Short history about our clan name

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Short history about our clan name

Post  ilikeapple on Tue Nov 10, 2009 1:03 am

One hypothesis is that the "Brown Bess" was named after Elizabeth I of England, but this lacks support. It is not believed that this name was used contemporaneously with the early Long Pattern Land musket but that the name arose in late years of the 18th century when the Short Pattern and India Pattern were in wide use.

Early uses of the term include the newspaper, the Connecticut Courant in April 1771, which said "...but if you are afraid of the sea, take Brown Bess on your shoulder and march.". This familiar use indicates widespread use of the term by that time. The 1785 Dictionary of the Vulgar Tongue, a contemporary work which defined vernacular and slang terms, contained this entry: "Brown Bess: A soldier's firelock. To hug Brown Bess; to carry a fire-lock, or serve as a private soldier." Military and government records of the time do not use this poetical name but refer to firelocks, flintlock, muskets or by the weapon's model designations.

Popular explanations of the use of the word "Brown" include that it was a reference to either the color of the walnut stocks, or to the characteristic brown color that was produced by russeting, an early form of metal treatment. Others argue that mass-produced weapons of the time were coated in brown varnish on metal parts as a rust preventative and on wood as a sealer (or in the case of unscrupulous contractors, to disguise inferior or non-regulation types of wood). However, the Oxford English Dictionary (OED) notes that "browning" was only introduced in the early 19th century, well after the term had come into general use.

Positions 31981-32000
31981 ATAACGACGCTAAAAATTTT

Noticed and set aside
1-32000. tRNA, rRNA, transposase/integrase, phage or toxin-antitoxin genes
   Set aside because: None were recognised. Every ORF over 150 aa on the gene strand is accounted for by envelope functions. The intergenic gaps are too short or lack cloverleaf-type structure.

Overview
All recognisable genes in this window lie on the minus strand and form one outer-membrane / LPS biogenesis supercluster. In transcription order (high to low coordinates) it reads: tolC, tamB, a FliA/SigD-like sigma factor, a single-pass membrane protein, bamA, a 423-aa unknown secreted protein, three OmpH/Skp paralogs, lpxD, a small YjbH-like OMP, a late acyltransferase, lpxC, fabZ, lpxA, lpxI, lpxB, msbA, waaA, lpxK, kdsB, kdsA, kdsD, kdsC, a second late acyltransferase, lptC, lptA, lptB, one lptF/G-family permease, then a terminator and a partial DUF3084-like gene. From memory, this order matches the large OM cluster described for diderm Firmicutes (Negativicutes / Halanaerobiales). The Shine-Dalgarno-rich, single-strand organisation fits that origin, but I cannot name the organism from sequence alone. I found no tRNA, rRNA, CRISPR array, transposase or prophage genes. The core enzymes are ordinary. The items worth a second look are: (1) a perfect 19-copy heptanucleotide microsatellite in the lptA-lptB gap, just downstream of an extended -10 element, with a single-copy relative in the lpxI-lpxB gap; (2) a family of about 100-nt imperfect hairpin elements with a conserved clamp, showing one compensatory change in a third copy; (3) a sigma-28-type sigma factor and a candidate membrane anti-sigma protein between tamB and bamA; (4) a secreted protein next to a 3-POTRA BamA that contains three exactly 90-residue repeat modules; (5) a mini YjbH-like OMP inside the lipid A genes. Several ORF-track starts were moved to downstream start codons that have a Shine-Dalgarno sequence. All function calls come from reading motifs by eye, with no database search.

Similarly, the word "Bess" is commonly held to either derive from the word arquebus or blunderbuss (predecessors of the musket) or to be a reference to Elizabeth I, possibly given to commemorate her death. More plausible is that the term Brown Bess derived from the German words "brawn buss" or "braun buss", meaning "strong gun" or "brown gun"; King George I who commissioned its use was from Germany. The OED has citations for "brown musket" dating back to the early 18th century which refer to the same weapon. Another suggestion is that the name is simple the counterpart to the earlier Brown Bill.
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ilikeapple

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Re: Short history about our clan name

Post  TheRed on Tue Nov 17, 2009 7:48 pm

Wikipedia ftw.

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